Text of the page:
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I have a Raspberry Pi 3 board. I want to use it like an Arduino Uno board. My problem is very simple in that, I used 'Arduino' software to link with my Arduino Uno/Nano boards to blink LEDs. I have Windows 7 and Windows 10 on my desktop computers.

Please tell me which software I can use to program a Raspberry Pi 3 after connecting an LED, via Breadboard? Can I program it using Arduino software or something else on Windows?

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    You can program it in any language available in Linux - there are dozens. I suggest you start with a language you know.
    – Milliways
    Sep 17, 2019 at 4:17
  • Well, it depends on too many things. Let me tell you my story. I have 5 years hobbyist's experience in Arduino, from Decimilla to Uno, and 5 years in Rpi1 to Rpi4, 10 years Win7 to 10. I play IoT toys using GPIO, UART, SPI, I2C. My long term 10 year goal is Google AI home automation. After playing with Rpi, I decided to give up Arduino, only use Rpi4B and python, with Win10 support on general web browsing, program/text file editing, backup/storage. I think Rpi3/4 python 3.7.3 Thonny is a good start for you .Or let us know your short/long term goal, wild dreams, for brainstorming ideas..
    – tlfong01
    Sep 17, 2019 at 4:34
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    The question at the top doesn't seem to reflect the content of what you've asked. The answer to the top question is just "no", but you really want to know what you options are - Since you're currently programming C++ on Arduino, I'm guessing you're not going out of your way to care about Python specifically.
    – Brick
    Sep 17, 2019 at 16:47

4 Answers 4

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While you can run Arduino code on RPI, given the power and extensibility of RPI you can use other languages you may be more familiar with (Python, Java, Perl, JavaScript, Erlang, Go, C#, C(++)) for whatever tasks you have. Most modern languages will give you libraries to deal with RPI specifics, such as manipulation of GPIO and whatnot.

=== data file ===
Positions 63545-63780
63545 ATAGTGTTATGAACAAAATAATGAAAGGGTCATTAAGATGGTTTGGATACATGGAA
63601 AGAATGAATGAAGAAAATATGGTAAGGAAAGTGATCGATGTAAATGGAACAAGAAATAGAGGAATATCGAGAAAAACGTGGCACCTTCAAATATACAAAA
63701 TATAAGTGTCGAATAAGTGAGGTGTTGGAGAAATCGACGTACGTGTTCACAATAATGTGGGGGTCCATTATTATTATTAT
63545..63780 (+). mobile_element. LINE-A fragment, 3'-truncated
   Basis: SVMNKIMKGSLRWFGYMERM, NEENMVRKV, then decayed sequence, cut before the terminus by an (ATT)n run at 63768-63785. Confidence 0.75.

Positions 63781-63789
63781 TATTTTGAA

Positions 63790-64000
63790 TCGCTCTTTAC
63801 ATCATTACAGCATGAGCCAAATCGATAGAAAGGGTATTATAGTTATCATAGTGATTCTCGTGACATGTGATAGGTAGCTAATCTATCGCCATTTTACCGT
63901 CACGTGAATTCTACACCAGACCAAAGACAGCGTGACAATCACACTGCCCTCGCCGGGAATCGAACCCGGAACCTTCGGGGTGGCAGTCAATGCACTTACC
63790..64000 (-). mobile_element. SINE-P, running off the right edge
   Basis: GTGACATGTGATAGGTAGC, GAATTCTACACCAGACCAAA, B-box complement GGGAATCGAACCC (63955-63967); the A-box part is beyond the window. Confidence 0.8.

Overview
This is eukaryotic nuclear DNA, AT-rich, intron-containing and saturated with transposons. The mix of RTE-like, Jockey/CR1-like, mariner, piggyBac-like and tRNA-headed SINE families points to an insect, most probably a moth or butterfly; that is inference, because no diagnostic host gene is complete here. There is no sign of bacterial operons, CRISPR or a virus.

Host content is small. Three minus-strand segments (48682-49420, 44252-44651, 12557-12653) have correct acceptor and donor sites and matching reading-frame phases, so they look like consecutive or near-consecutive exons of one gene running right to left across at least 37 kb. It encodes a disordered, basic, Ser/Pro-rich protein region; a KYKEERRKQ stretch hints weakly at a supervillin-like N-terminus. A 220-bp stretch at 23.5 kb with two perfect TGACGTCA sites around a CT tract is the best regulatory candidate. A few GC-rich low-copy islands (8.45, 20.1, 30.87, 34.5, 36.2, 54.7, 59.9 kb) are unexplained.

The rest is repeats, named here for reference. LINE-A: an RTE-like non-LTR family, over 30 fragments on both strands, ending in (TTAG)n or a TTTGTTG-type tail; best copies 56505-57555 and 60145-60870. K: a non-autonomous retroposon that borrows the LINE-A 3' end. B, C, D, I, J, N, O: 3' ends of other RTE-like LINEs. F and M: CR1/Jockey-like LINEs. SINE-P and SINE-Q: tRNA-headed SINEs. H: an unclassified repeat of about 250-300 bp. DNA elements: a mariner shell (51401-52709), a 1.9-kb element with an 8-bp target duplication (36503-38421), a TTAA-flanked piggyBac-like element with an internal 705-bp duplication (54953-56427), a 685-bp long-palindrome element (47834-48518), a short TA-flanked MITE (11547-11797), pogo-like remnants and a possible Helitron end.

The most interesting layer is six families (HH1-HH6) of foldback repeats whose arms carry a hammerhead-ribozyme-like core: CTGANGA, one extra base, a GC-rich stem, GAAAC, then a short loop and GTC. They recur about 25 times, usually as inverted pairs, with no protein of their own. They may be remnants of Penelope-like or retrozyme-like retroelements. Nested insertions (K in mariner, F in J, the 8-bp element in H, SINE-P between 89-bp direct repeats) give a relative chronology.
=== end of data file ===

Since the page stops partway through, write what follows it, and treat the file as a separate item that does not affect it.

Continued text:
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You can control the Pi GPIO from a program written and running on your Windows machine.

Arguably the simplest and most supported way will be by using the gpiozero software. In particular see Remote GPIO Recipes.

gpiozero uses pigpio to control the GPIO from a remote machine. If you prefer you can use the pigpio Python module directly.

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If you want to program the Pi through the Arduino IDE, this is possible with a little bit of configuration two ways. The first way is online using the Arduino Create cloud tool. Simply follow the getting started link. You'll have to program through the web browser. The second way is setting up a package called RasPiArduino. There is a comprehensive set of directions in that link, which boil down to two main phases which I'll outline in brief.

RasPiArduino step 1: Tell the Arduino IDE that Raspberry Pis exist. In the Arduino IDE hardware folder create a RaspberyPi folder and extract the contents of https://github.com/me-no-dev/RasPiArduino/archive/master.zip into a folder called piduino.

RasPiArduino step 2: Setup the RaspberryPi. Use sudo passwd and set a root password. Then edit /etc/ssh/sshd_config to premit root and password logins. Disable the serial console, I2C, and SPI using raspi-config and disable sound by running sed -i "s/dtparam=audio=on/#dtparam=audio=on/" /boot/config.txt. Run 'apt-get install telnet git' to install telnet and git. Setup the avahi service:

cat > /etc/avahi/services/arduino.service <<EOL
<?xml version="1.0" standalone='no'?><!--*-nxml-*-->
<!DOCTYPE service-group SYSTEM "avahi-service.dtd">
<service-group>
  <name replace-wildcards="yes">%h</name>
  <service>
    <type>_arduino._tcp</type>
    <port>22</port>
    <txt-record>board=bplus</txt-record>
  </service>
</service-group>
EOL

service avahi-daemon restart`

Install necessary binaries:

git clone https://github.com/me-no-dev/RasPiArduino.git piduino
chmod +x piduino/tools/arpi_bins/*
cp piduino/tools/arpi_bins/* /usr/local/bin
rm -rf piduino
ln -s /usr/local/bin/run-avrdude /usr/bin/run-avrdude

The last step should be to reboot.

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Although I don't have personal experience with it, WiringPi claims to provide an API that is similar to the Ardunio API. That may be a good route to consider if you have existing Arduino code that you want to port as directly as possible.

http://wiringpi.com/

You should expect to need to make some changes when you port, but this may be a path of least resistance for you in your case.

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  • Alas, I see now that WiringPi is no longer support as of last month, so that's something to consider too, if you're just staring your project. wiringpi.com/wiringpi-deprecated
    – Brick
    Sep 17, 2019 at 17:13

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